Colin Mitchell ponders the problem with fish-eating birds...
Small decisions can make a big difference on some angling trips. Quite often changing your tackle or feed in a way you may never normally be able to work wonders.
Let’s take last week when I went to Marsh Farm in Surrey, mainly because I wanted to catch a few tench, crucian carp and bream from Richardson’s lake.
It’s a great venue in my eyes because add the roach, rudd and perch and you never know what’s going to be on the end the next time the float dips or the tip pulls round. And you know it won’t be a carp… well OK, there are a few strays that do occasionally turn up, but in almost ten years I’ve only had one!
With a warm, sunny day, scattered clouds, a decent temperature and a slight breeze the omens were excellent. But after a very slow start nothing appeared to want to kick in.
A nice bream landed early on was followed by a small crucian and a few small roach. Music Mike had struggled on what should have been a good peg and decided to give up and try to plunder the tench stocks of Hill Pond.
I’d fed two lines, both with a few pellets and one of them with a few maggots too. It was time to try and kick start one swim with a bit of groundbait.
Feeding to get fish lining up
Cutting the story short, the groundbait worked but unlike normal without any pellets in the feed. I did have some crushed pellet in the mix and that appeared to be enough.
But the fish did not want a cup full of groundbait. Feeding a pot brought two fish and then nothing until you fed again. And I don’t think that was because they had cleared out the feed.
Feeding a nugget of groundbait every few minutes via a pole pot – even if I had not had a bite – worked a treat. The fish queued up to be caught. Punched meat brought the most bites although a nice bunch of maggots added the occasional fish too. Pellets on the hook were just like feeding them, a failure.
On a venue that sees a lot of pellet usage would you have expected the above? Probably not. It just goes to show that sometimes you have to try something slightly different if you want to keep fish coming.
To be honest I reckon a good blast with chopped worm would have worked in these conditions but I was happy with the nice catch that I landed… although I do wonder what it was that stretched my elastic to its limit and then pulled off the hook!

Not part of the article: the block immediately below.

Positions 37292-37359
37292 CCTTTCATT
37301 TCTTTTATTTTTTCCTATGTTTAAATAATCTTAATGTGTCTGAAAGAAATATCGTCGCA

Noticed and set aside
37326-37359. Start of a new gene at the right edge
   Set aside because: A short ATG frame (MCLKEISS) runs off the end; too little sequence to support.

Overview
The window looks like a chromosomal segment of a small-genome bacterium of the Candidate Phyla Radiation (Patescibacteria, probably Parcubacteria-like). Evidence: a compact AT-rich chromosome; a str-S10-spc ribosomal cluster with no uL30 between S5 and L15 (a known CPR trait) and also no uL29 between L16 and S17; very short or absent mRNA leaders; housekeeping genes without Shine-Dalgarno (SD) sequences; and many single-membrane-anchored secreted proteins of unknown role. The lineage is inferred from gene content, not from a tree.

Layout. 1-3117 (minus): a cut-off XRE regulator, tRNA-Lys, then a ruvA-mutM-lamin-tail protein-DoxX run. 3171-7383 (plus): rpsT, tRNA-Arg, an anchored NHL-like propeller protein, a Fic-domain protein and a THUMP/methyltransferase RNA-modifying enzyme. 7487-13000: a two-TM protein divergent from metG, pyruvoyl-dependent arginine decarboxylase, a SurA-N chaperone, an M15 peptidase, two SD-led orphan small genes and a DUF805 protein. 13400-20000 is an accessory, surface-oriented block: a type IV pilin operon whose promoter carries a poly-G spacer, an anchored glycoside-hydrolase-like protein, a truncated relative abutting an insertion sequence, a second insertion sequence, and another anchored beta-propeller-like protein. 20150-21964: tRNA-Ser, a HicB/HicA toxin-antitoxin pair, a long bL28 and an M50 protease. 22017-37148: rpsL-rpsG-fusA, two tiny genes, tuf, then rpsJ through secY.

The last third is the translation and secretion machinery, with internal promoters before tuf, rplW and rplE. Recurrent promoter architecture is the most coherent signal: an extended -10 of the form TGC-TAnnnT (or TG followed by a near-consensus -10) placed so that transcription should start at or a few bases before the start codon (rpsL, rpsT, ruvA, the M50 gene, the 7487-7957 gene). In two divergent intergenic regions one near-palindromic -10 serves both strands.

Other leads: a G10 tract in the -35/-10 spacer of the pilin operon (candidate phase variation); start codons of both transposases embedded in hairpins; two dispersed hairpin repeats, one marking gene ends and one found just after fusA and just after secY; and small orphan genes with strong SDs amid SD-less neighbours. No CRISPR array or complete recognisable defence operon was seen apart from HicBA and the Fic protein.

Birds, birds and more birds…
Now one of the other things that happened during the above trip also made me think deeply about the future of some commercial fisheries.
Marsh Farm is slightly different as it’s a club water that operates on a day ticket. It’s very well maintained, has pretty good fish stocks and no carp.
But like many similar waters Marsh Farm is also home to a big population of bird life – and this is where I start to wonder about the future of angling.
Most anglers like bird life. It’s great to watch and in many cases admire; although I didn’t like the constant grebe action in my swim which disrupted sport.
One grebe, I believe, used my pole tip as a marker to know where I had fed and kept surfacing in my swim with a roach in its mouth. This was taken to its family of two, and its partner.
From where I was sat (I nearly said perched!) I could see another family of five grebes, at least 12 Canada geese, two herons and other assorted waterfowl that I couldn’t identify (no expert in this field!).
That one grebe in my swim took five roach in the space of four hours. He or she could have taken more from other swims without me seeing. That’s an awful lot of fish gobbled up in one day and I presume they feed most if not all days.
What is the answer?
Marsh Farm is not alone in attracting a host of birds like this. Some fisheries have even more!
So how many fish do these birds munch? Think of the cost and the potential long-term damage to angling.
Some waters will benefit from this pruning of stocks but my fear is how long can some fisheries sustain the birds’ eating habits before angling suffers?
I don’t pretend to know the answers to the above. But simple maths tells me that a few hundred fish can disappear pretty quickly from a venue with just a handful of birds in resident. And that is before any predation from cormorants, otters and any other beast that fancies a fish supper.
You do not see as many fish-eating birds on natural venues quite simply because there is not so much free food for them. More importantly, that grub can be caught much easier in small stillwaters.
Many of these bird species are protected and cannot be killed. Should we be asking for fish to be given some more protection?
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